“But why are other VCs not investing?”
On October 24 nuTonomy, which builds self-driving car technology, announced it was being acquired for $450 million. I had been part of the seed round in November 2015 and the Series A in April 2016, and have watched the company’s progress closely over the last two years. It is a fantastic story with a huge cast and the nuTonomy team undoubtedly as protagonists.
When I first met nuTonomy, no other institutional investor had yet made a bet on the company. I remember very well hearing the question “But why are other VCs not investing?” from many different parties, including my teammates.
This is a common challenge for both entrepreneurs and investors at the very cutting edge. VCs are supposed to spot an emerging technology or trend before everyone else sees it and then nurture it through capital, advice, introductions, and governance. Even the best of us succeed only sporadically, but as a class VCs have identified and backed many companies that have changed the world.
So how do you get backing for taking a risk? Below are three counterintuitive lessons I’ve learned from this journey, as well as observing investments my colleagues and other investors have made.
1) Don’t (Just) Listen To Your Gut
When I first discovered nuTonomy I was absolutely intrigued — but instincts aside, I had at best a superficial understanding of the space they operated in. To have conviction in making an investment I decided first to learn more, which involved months of debating with professors, talking to industry experts, reading analysis and research papers, and understanding the competitive landscape. Our thesis around autonomous vehicles allowed me to convince my partnership to take the bet, not just a gut feeling around the team or the space. I have seen this repeatedly in a variety of frontier technologies, whether it be AR / VR, big data, or blockchain, where there just is not enough data and traditional metrics can actually blindside you.
2) Embrace The Unconventional
While the whole world is looking at machine learning with the perspective of “more data with less explainability,” I saw in nuTonomy the unconventional approach of “less data with more explainability.” Self-driving cars are very different from social apps — there is really no room for errors when you play with people’s lives — and therefore I saw nuTonomy’s emphasis on more explainability with less data as better way of going to market. This conclusion was driven not by pattern recognition but by a fundamental principles-first analysis, which I would argue is true for many of the most disruptive investments. I was not expecting universal consensus, but just enough to get backing for an unconventional bet that the majority might not have made.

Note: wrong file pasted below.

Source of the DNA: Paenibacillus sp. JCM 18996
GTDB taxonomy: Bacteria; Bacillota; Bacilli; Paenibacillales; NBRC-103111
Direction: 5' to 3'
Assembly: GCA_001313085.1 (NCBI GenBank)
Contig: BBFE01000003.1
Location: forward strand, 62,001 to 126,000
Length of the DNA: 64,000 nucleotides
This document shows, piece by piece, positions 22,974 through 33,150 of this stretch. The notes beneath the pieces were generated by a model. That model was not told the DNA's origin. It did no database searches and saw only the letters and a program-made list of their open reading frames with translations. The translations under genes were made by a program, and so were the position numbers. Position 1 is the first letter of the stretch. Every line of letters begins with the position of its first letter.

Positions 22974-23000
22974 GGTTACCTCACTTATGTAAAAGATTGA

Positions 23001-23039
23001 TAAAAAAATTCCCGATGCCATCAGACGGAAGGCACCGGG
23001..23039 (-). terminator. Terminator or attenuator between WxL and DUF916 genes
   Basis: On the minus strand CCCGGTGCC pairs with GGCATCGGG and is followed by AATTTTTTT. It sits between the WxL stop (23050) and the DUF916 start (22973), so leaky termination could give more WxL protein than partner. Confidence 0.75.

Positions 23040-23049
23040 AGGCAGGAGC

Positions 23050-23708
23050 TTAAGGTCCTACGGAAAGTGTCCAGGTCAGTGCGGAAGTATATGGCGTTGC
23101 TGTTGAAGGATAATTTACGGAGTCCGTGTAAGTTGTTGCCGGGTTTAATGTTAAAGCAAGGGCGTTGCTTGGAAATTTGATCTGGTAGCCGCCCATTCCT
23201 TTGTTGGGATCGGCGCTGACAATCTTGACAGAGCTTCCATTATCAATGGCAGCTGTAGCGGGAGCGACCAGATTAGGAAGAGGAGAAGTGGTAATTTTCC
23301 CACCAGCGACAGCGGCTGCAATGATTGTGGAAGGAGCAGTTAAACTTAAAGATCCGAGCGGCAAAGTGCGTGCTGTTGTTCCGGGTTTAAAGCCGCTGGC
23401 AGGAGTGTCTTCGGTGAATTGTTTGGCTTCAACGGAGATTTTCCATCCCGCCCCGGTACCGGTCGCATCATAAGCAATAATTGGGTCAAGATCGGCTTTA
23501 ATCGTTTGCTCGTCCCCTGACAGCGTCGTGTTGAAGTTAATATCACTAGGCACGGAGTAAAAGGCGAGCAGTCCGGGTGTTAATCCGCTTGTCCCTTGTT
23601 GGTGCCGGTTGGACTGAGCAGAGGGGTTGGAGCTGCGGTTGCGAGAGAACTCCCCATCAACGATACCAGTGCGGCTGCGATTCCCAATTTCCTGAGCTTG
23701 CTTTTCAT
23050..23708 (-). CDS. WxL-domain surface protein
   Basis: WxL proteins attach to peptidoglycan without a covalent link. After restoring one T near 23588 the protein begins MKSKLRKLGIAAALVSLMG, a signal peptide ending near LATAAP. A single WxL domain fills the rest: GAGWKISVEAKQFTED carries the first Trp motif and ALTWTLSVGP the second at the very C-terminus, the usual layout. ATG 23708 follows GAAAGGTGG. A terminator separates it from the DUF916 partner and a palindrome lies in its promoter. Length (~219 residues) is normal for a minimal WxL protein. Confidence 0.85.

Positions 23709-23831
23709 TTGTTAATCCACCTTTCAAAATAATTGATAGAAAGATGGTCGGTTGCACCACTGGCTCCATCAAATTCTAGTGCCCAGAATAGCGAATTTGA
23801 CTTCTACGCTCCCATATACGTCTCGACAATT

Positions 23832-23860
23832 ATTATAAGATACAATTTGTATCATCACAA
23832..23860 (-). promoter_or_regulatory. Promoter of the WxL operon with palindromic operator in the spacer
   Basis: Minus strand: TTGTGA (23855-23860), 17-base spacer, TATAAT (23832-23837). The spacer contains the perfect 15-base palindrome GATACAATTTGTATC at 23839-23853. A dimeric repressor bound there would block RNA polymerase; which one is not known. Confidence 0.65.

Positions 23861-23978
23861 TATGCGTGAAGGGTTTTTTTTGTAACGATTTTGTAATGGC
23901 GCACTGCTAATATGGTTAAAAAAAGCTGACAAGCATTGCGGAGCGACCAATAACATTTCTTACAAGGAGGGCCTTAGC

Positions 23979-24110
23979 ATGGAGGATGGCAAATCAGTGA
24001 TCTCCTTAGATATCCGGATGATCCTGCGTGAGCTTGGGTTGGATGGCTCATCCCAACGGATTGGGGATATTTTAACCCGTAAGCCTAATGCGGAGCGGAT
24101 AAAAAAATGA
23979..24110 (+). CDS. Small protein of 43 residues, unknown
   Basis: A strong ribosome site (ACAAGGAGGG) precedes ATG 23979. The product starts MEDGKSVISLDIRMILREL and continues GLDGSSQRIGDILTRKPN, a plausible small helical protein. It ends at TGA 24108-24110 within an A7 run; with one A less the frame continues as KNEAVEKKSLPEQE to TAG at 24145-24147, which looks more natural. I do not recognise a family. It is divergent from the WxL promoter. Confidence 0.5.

3) Let Your Cons Be Your Pros
Financial VCs are often competing against each other on their speed of decision-making, their personal brands, and the networks they can leverage. Corporate VCs have a different value proposition, which is usually the platform they can provide, and are not as beholden to other factors. Knowing that my decision-making would be slower also gave me the opportunity to be thoughtful in my diligence, which I might not have had the luxury of in a fund that has to move faster.
Having seen this consistently with colleagues on my team and in other corporate VCs, it makes me wonder if it also makes corporate VCs more grounded — i.e., less likely to invest just because someone else is investing. Being willing to be the first institutional money in means bucking many cognitive biases around social proof, and having consistent conviction is the key to getting there.
“Why are other VCs not investing?” may be a valid question, but the line between misguided conviction and rational precognition is very fine indeed. nuTonomy went on to get a huge amount of interest from VCs. My lessons are arguably most relevant for other investors but hopefully can be an insight to entrepreneurs also on how VCs think.
Thanks to Ajay Singh for inspiring this article and to him, Raymond Liao and Ryan Lawler for feedback. These are purposely short articles focused on practical insights (I call it gl;dr — good length; did read). I would be stoked if they get people interested enough in a topic to explore in further depth.